Additionally, if you’re a theater person who has gone into writing criticism, there’s the possibility of making enemies. “I feel I’ve burned quite a few bridges by writing snarky reviews about plays done by theater companies I at one time would have liked to work with,” Sheila Regan told me. “Being a theater writer has pretty much been disastrous for my acting career, but at the same time I’m really more interested in creating independent, experimental work (as opposed to acting professionally in mainstage productions), so I will continue to do that.” Local creators of the arts can be a pretty forgiving group, but forgiveness only goes so far.
Despite this, I think this breakdown between critic and artist was inevitable, and is, ultimately, a net plus. The biggest benefit is that arts writing is at its best when written by somebody who actually knows about the arts. There’s a long and sullied history in the press of sports writers and beat reporters being pressed into arts writing because nobody else will do it. They’ve never participated in the making of a performance, and so don’t know what goes into it. And they often don’t have much of an education on what they’re reviewing. Notoriously, an Omaha critic once left “Waiting for Godot” during intermission, not knowing there was a second act. He wrote a piece about how Beckett’s play has nothing to say to modern audiences. And, who knows, maybe he was right. I like Beckett, but I also like “Auntie Mame,” and that’s a play that genuinely has nothing to offer modern audiences. But his case would have been more credible had he stuck it out for the second act.
Two schools of criticism
I suppose there are two schools of criticism. The first, which has historically been the preferred one, is that the critic is the audience’s representative at a play. This critic need know no more than a typical audience member might, and can therefore fairly represent the audience’s experience of the play. This critic doesn’t need to know anything more than what happens between the moment a curtain rises and when it falls. And this is certainly fine for popular arts. Anything extra you know about “Mama Mia,” as an example, may be too much. But the arts have never benefited from an ignorant audience, and 20th and 21st century art, in particular, has demanded an audience that is willing to self-educate. The fine arts, for example, no longer see a single painting as being a complete and discrete piece. It helps to know the artist’s philosophy, or the genre they are working in, or if the piece is part of a larger collection. In this world, the role of a critic is, in part, to act as a sort of tour guide to an audience member, providing context for a piece of art.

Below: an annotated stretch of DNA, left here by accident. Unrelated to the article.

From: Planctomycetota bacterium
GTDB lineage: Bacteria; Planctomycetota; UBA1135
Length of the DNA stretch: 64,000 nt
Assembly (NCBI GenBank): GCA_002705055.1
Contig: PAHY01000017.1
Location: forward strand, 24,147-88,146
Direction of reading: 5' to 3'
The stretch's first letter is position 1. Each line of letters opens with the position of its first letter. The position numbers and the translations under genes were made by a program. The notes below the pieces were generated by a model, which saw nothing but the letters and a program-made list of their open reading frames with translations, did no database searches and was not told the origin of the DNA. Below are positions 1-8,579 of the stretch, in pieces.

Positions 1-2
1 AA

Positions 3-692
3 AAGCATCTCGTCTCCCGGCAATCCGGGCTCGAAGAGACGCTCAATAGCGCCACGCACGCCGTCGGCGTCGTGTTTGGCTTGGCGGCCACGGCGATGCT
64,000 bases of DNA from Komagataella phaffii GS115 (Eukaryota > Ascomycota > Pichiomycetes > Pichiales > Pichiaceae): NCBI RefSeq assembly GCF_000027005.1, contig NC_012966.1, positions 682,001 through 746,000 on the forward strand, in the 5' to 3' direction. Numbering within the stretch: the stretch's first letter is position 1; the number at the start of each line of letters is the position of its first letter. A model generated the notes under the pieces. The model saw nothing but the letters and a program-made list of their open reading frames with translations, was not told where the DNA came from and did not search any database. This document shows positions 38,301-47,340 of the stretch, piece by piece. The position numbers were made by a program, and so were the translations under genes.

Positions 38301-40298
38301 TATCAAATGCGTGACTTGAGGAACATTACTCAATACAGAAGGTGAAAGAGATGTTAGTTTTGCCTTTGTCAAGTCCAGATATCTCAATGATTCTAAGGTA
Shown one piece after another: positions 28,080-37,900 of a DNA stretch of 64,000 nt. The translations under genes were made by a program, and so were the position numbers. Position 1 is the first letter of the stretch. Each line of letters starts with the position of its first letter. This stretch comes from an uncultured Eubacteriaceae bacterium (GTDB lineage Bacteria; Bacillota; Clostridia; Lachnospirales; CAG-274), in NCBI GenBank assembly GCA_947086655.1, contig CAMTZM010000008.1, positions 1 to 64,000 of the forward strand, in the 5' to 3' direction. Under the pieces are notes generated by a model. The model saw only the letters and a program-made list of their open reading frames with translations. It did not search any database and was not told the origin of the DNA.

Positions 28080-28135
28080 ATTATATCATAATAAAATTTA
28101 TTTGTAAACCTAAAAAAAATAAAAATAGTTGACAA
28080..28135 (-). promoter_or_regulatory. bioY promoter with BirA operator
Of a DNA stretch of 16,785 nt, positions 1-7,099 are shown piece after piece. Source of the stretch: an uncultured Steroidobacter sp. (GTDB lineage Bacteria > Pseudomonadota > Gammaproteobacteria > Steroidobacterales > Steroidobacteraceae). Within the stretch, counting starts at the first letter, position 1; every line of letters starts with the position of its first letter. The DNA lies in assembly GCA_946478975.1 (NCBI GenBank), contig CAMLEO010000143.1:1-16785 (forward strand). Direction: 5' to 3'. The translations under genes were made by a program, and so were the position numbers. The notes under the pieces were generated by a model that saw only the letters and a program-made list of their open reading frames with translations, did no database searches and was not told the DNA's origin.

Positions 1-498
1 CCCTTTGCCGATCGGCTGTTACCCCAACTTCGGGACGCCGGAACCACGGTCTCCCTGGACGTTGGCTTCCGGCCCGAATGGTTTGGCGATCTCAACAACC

For this sort of critic, all sorts of things are important beyond what occurs between the rise and fall of a curtain. The process that goes into making a piece of art becomes very interesting. The social world of the artist becomes quite important. A larger knowledge of genre, or arts philosophy, of artistic movements, becomes vital. And this is a very hard thing for a former sportswriter to just jump into. If you want this “tour-guide” sort of critic, it helps to find somebody whose background is in the arts. They generally can communicate pretty well in writing, as we at MinnesotaPlaylist have repeatedly demonstrated. After all, artists are often well-educated, and, especially in the performing arts, communicating clearly and well is an essential skill.
I suspect we’re going to see a lot more critic/artists down the road as print newspapers keep tightening their budgets and less-traditional online news sources start to come into their own. My suspicion is that the end result of this will be a better-educated and more adventurous audience. I hope this will be the case, anyway. There is, of course, a risk that criticism will become a form of advertising, with critics writing only to promote their own work or their friend’s work. God knows this is a real possibility: If there is one thing the Internet has proven, it is that it is quite good making spam.
That would be a pity. Because we are filling the ranks of arts critics with people who know about the arts, love them, and are skilled at communicating their nuances. This should lead to a golden age of arts writing, instead of a golden age of self-promotion.